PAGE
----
State Department spokesperson Heather Nauert said Wednesday that Russian requests to question former U.S. Ambassador to Russia Michael McFaul were "absolutely absurd."
When asked if Russian investigators would be assisted by the United States in their efforts to interview McFaul and others, Nauert said she couldn't speak to White House press secretary Sarah Huckabee Sanders' earlier comments on the matter.
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"Well, I can't answer on behalf of the White House with regard to that," Nauert said. "But what I can tell you is that the overall assertions that have come out of the Russian government are absolutely absurd. The fact that they want to question 11 American citizens and the assertions that the Russian government is making about those American citizens, we do not stand by those assertions that the Russian government makes."
Nauert also said the Department of Justice would have to be involved in any investigation that includes former American government employees. She added that such actions would be a "grave concern" to those who used to work at the State Department.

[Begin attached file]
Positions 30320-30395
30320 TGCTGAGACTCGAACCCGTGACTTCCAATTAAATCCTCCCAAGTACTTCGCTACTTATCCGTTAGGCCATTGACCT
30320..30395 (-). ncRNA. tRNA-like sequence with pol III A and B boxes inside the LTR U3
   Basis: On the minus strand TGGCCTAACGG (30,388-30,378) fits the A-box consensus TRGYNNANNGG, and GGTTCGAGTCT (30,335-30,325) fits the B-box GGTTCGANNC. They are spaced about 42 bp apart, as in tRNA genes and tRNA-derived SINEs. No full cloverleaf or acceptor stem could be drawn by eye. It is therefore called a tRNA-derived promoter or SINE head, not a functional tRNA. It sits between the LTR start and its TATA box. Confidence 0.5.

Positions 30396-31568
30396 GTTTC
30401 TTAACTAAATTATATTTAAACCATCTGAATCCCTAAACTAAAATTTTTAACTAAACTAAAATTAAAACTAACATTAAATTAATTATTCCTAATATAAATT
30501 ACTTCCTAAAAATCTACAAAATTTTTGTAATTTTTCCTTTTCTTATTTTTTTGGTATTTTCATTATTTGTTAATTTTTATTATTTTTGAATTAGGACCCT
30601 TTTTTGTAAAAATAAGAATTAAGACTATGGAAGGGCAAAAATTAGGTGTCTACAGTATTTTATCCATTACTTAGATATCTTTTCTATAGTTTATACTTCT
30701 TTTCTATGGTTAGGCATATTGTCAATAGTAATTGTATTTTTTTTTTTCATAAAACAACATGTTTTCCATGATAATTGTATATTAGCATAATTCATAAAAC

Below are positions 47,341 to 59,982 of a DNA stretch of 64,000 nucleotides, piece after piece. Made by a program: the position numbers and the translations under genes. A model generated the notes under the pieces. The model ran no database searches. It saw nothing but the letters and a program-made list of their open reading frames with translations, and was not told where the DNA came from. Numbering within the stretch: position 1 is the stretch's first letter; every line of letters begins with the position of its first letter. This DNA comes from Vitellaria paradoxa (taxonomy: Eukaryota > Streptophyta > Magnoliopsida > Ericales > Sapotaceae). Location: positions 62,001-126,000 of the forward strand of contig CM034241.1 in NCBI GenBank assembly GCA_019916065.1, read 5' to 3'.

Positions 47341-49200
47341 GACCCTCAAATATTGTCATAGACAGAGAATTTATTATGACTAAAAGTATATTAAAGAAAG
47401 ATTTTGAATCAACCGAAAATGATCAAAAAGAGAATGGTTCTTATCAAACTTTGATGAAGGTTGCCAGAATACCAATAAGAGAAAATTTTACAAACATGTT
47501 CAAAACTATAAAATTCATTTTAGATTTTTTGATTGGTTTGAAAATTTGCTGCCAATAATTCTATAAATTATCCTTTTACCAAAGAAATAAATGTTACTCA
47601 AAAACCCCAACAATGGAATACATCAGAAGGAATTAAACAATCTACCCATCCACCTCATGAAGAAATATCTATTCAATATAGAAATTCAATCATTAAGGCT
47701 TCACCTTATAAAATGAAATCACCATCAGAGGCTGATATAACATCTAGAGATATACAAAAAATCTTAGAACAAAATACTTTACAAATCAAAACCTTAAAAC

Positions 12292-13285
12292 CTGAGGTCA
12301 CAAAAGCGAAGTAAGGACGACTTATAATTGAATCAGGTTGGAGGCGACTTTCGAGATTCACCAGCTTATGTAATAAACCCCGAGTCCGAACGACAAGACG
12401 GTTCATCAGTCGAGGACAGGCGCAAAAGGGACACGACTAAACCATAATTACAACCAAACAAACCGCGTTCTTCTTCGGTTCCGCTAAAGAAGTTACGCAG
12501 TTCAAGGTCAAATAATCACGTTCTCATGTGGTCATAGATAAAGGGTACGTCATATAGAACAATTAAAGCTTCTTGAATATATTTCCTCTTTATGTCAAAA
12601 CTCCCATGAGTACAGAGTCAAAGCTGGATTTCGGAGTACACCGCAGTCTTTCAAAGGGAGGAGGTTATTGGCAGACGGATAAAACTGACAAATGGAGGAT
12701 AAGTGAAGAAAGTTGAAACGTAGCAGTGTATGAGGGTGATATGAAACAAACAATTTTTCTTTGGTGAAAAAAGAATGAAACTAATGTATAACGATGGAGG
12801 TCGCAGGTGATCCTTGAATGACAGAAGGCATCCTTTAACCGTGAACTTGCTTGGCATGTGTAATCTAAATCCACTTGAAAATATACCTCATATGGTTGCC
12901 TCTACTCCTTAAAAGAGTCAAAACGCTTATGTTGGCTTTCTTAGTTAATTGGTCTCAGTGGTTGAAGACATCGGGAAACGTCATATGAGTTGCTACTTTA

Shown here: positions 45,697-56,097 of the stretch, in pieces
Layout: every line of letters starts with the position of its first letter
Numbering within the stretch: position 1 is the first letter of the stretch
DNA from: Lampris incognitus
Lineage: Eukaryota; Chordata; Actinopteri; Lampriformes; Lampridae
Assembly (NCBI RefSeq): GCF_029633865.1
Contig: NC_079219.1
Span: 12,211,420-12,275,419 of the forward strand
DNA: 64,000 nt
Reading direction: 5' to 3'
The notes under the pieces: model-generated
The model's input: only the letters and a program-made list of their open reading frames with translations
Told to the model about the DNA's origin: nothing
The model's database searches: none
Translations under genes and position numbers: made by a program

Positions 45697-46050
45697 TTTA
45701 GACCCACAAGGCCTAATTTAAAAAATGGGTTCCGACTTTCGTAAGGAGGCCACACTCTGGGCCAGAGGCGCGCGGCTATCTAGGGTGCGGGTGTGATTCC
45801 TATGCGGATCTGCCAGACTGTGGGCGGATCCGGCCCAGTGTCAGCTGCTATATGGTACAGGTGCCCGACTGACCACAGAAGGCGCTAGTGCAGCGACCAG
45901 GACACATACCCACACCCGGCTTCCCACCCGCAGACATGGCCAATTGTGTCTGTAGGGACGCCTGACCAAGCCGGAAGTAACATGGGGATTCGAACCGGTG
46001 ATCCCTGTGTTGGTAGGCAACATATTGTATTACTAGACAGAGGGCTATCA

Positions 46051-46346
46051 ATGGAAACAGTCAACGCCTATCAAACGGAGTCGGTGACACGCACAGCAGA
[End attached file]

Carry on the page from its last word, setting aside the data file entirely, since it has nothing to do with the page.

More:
The idea to allow Russian officials the opportunity to question certain U.S.-linked individuals arose after the Justice Department indicted 12 GRU military intelligence officers for their involvement in Russian efforts to meddle in the 2016 U.S. election. Putin offered to let U.S. investigators question the intelligence agents in exchange for the opportunity to question individuals Russia has accused of criminal activity. The individuals of interest to Russia include McFaul and American-born British financier Bill Browder.
Earlier in the afternoon, Sanders said to reporters at the White House that President Donald Trump would have to speak with his team first regarding the Russian investigation.